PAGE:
UNT Theses and Dissertations - 5 Matching Results

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The Apocalyptic Marriage: Eros and Agape in Keats's The Eve of St. Agnes

Description: This analysis of Keats's poem proffers evidence and arguments to support the contention that The Eve of St. Agnes presents allegorically the poet's speculations regarding the relationship between eros and agape, speculations which include a sharp criticism of Christianity and a model for a new, more "humanistic" system of salvation. The union of Madeline and Porphyro symbolizes the reconciliation of the two opposing types of love in an apocalyptic marriage styled on the Biblical union of Christ and the Church. The irony inherent in the poem arises from Keats's use of Christian myths, symbols, and sacraments to accomplish this purpose.
Date: December 1986
Creator: Gilbreath, Marcia L. (Marcia Lynn)
Partner: UNT Libraries

Alcoholism and the Family: The Destructive Forces in Hardy's Tess of the D'urbervilles

Description: This study examines the forces which shaped the main character--Tess Durbeyfield--in Hardy's novel in terms of the effects which her alcoholic family had upon her mental and emotional potential and which ultimately become the determining factors in her self-destruction. Using the elements and patterns set forth in the literature regarding the dynamics of the alcoholic family, I attempt to show that Hardy's novel may best be understood as the story of a woman whose life and destiny are controlled by the consequences of her father's alcoholism. This interpretation seems to account best for many elements of the novel, such as Tess's destruction, and provides a rich appreciation of Hardy's technique and vision.
Date: December 1992
Creator: Alexander, Elizabeth Chenoweth
Partner: UNT Libraries

Stones, Beer Cans, and Other Pieces of These Poems

Description: This collection of poetry contains a brief introduction, one half discussing Gary Snyder's ideas on poetry in his essay, "Poetry and the Primitive," the other half of the introduction examining the successive revisions of a poem of mine. The examination is not an explication, but rather a look at the technique used in composing this poem. The body of the thesis is a collection of my poetry which I have written within the last four years. The poems speak both of experience and postulation of ideas. Though they do not follow any select pattern of thought or form, there is some connection between them in their subject matter.
Date: December 1988
Creator: Taylor, James D. (James David), 1962-
Partner: UNT Libraries

Variations on a Theme: The Monomyth in John Fowles's The French Lieutenant's Woman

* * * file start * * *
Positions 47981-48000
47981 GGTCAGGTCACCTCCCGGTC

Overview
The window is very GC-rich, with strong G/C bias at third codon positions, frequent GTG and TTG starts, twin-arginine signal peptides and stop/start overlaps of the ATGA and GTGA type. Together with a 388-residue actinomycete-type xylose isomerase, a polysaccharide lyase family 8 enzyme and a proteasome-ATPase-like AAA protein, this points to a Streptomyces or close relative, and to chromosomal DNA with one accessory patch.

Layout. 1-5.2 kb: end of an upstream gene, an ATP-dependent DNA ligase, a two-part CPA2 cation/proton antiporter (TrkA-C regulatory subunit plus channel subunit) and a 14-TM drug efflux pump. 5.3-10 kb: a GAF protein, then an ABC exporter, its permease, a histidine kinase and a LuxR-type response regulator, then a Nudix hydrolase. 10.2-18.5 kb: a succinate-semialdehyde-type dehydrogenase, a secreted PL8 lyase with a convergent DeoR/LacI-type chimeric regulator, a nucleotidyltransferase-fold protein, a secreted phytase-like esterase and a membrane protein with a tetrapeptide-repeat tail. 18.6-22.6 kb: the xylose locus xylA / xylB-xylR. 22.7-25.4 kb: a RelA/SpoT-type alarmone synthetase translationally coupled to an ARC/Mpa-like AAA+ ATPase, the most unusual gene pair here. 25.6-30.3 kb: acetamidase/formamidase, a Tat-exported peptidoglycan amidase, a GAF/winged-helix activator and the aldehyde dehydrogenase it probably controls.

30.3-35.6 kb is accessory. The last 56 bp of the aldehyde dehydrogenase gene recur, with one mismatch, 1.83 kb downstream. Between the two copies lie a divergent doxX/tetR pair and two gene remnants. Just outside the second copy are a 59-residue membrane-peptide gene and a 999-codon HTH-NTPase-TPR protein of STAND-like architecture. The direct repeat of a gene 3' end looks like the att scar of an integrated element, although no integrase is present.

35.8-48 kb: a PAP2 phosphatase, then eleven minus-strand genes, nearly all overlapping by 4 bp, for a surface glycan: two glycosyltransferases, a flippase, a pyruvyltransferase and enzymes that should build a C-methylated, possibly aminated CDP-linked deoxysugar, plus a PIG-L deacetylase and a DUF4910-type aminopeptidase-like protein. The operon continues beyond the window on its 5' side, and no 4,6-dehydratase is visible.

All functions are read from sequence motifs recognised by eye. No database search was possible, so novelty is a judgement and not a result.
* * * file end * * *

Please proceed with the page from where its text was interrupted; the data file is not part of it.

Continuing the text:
Description: This study analyzes the development of the major characters in Fowles's novel - Charles, Sarah, and Sam - in terms of the heroic quest motif. Using the basic pattern of the heroic quest, the monomyth, that Joseph Campbell sets forth in his The Hero with a Thousand Faces, I attempt to show that Fowles's novel may best be understood as the story of three separate heroic quests whose paths cross rather than as the story of a single hero or heroine. This reading seems to account best for all elements of the novel and to explain best the final positions of the characters in question as well as providing a rich appreciation of the novel's wealth of imagery.
Date: December 1988
Creator: Merriell, Jean M. (Jean Marie)
Partner: UNT Libraries

Prison Notes: an Introductory Study of Inmate Marginalia

Description: This thesis introduces the study of inmate marginalia as a method for understanding inmates’ uses of texts in prison libraries and for understanding the motivations for these uses. Marginalia are the notes, drawings, underlining, and other markings left by readers in the texts with which they interact. I use the examples of the Talmudic projects to set a precedent for the integration of marginal discourses into the central discourse of society. Next, I discuss the arguments surrounding the use of texts in prison libraries, including an outline for an ideal study of inmate marginalia. Finally, I discuss the findings of my on-site research at four prison libraries in Washington State. After scanning evidence of marginalia from forty-eight texts, a relatively small sample, I divided the marginalia by gender of facility, genre of text, address of the marginalia, and type of marginalia and found statistically significant correlations (p < 0.05) between gender and genre, gender and address, gender and type, and genre and type. However, while these correlations are statistically weak and require further investigation, the statistically significant correlations indicate the potential for integrating inmate marginalia studies into the scholarly discussions regarding inmates’ interactions with texts in prison.
Date: December 2015
Creator: Hunter, Cody
Partner: UNT Libraries